I don’t know if that helps or makes it more confusing. Basically, as a practice, FC is a great guide but philosophy of science is for the most part, not about informing local methods in a field of science. It’s much more about studying the metaphysics, epistemology, ethics and critique of science and it’s in these later areas, FC fails in my view. However, I should add that FC is a living document and there are some prominent members in FC that are looking to fix the problems that I have identified here.

      The paper by James Herbert and Flavia Padovani "Contextualism Psychological Sceince and Question of Ontology” does a great job of analyzing this problem and showing why FC is mistaken in it’s stance of ignoring ontology.

      Hope that helps!

    7. Thanks, Imad. That does help actually. I will read that article. I haven't read a lot on FC, but the a-ontological position is something in my limited and amateur reading I've interpreted to mean not that science doesn't discover apriori universal truths (under particular conditions) or to take a stance on whether it does, but that contextual behaviorists simply aren't interested in making such claims about the universe, rather they are simply seeking to achieve certain goals under particular conditions...though, if the outcomes of research are to be of use to others in their efforts to achieve similar goals, it would seem (to me as of now having not thought terribly deeply on the matter) to require that there are some laws being discovered...long story short, I should read more about this stuff to better understand it and I will start with the article you suggested. Thanks again.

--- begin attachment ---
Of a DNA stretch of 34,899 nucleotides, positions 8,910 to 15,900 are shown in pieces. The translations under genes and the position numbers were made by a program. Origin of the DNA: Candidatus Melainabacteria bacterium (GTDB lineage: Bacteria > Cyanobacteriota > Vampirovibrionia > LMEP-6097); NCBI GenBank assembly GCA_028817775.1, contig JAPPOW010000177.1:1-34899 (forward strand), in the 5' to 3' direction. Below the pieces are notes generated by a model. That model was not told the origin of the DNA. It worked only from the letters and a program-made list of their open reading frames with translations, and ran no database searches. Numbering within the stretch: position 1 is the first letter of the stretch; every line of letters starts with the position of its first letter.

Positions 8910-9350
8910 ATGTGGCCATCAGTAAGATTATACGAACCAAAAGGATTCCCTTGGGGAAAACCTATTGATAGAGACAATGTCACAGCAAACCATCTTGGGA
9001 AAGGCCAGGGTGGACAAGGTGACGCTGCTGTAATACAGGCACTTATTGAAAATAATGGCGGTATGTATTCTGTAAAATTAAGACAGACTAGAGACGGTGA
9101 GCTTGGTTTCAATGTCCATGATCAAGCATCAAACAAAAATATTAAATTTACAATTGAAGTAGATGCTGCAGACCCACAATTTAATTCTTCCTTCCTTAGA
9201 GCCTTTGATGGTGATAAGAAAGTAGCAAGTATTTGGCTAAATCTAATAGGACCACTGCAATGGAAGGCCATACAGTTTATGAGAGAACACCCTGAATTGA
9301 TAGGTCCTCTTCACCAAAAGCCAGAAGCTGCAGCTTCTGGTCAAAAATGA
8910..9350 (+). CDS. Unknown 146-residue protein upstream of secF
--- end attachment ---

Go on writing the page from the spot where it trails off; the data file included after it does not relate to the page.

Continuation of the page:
8. Anon,

      I’m glad it was helpful. I have no problem with views that scientists are working towards their own goals under particular conditions and not concerned with broader issues of truth, etc. In fact, most scientists probably hold a similar view, not just FC proponents.

      I think for scientists such as myself though, I am interested in the goals that FC researchers pursue but I’m also interested in broader philosophical questions. For the latter question, I find the FC folks sometimes vary their response between “I’m not interested in that question” to “That question cannot be answered”. If one is not interested, that’s fine but I take issue with the second point because there are reasonable accounts of these issues that the FC folks don’t properly engage with.

      They also seem to deny the label of instrumentalism and anti-realism in favor of a-ontological. I’m confused by this tri-part distinction because to me FC is instrumentalism (or some form of methodological naturalism) but some in the community resist that label and say that a-ontology is based on learning that we cannot know anything about ontology. I think that is false, a misunderstanding of what science shows and what ontological implications it has.

      Let me know what you think when you read the article!